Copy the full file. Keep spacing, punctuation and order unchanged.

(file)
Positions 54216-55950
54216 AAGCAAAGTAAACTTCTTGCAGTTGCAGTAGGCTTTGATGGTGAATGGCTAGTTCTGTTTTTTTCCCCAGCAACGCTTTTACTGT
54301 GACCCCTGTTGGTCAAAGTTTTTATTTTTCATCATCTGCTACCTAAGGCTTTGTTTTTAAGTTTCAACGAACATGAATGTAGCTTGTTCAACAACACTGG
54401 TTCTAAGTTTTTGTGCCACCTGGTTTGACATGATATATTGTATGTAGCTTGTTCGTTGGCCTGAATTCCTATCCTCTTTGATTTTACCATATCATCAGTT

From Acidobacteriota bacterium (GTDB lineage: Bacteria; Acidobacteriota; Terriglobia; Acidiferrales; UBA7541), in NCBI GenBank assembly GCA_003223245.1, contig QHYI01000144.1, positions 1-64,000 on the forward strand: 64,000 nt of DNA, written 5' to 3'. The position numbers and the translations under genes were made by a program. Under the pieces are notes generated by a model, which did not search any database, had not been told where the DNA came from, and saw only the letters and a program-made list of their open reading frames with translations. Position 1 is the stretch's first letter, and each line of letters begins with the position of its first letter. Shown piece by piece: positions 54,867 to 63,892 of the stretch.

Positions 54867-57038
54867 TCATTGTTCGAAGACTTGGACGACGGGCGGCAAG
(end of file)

Positions 54216-55950
54216 AAGCAAAGTAAACTTCTTGCAGTTGCAGTAGGCTTTGATGGTGAATGGCTAGTTCTGTTTTTTTCCCCAGCAACGCTTTTACTGT
54301 GACCCCTGTTGGTCAAAGTTTTTATTTTTCATCATCTGCTACCTAAGGCTTTGTTTTTAAGTTTCAACGAACATGAATGTAGCTTGTTCAACAACACTGG
54401 TTCTAAGTTTTTGTGCCACCTGGTTTGACATGATATATTGTATGTAGCTTGTTCGTTGGCCTGAATTCCTATCCTCTTTGATTTTACCATATCATCAGTT

From Acidobacteriota bacterium (GTDB lineage: Bacteria; Acidobacteriota; Terriglobia; Acidiferrales; UBA7541), in NCBI GenBank assembly GCA_003223245.1, contig QHYI01000144.1, positions 1-64,000 on the forward strand: 64,000 nt of DNA, written 5' to 3'. The position numbers and the translations under genes were made by a program. Under the pieces are notes generated by a model, which did not search any database, had not been told where the DNA came from, and saw only the letters and a program-made list of their open reading frames with translations. Position 1 is the stretch's first letter, and each line of letters begins with the position of its first letter. Shown piece by piece: positions 54,867 to 63,892 of the stretch.

Positions 54867-57038
54867 TCATTGTTCGAAGACTTGGACGACGGGCGGCAAG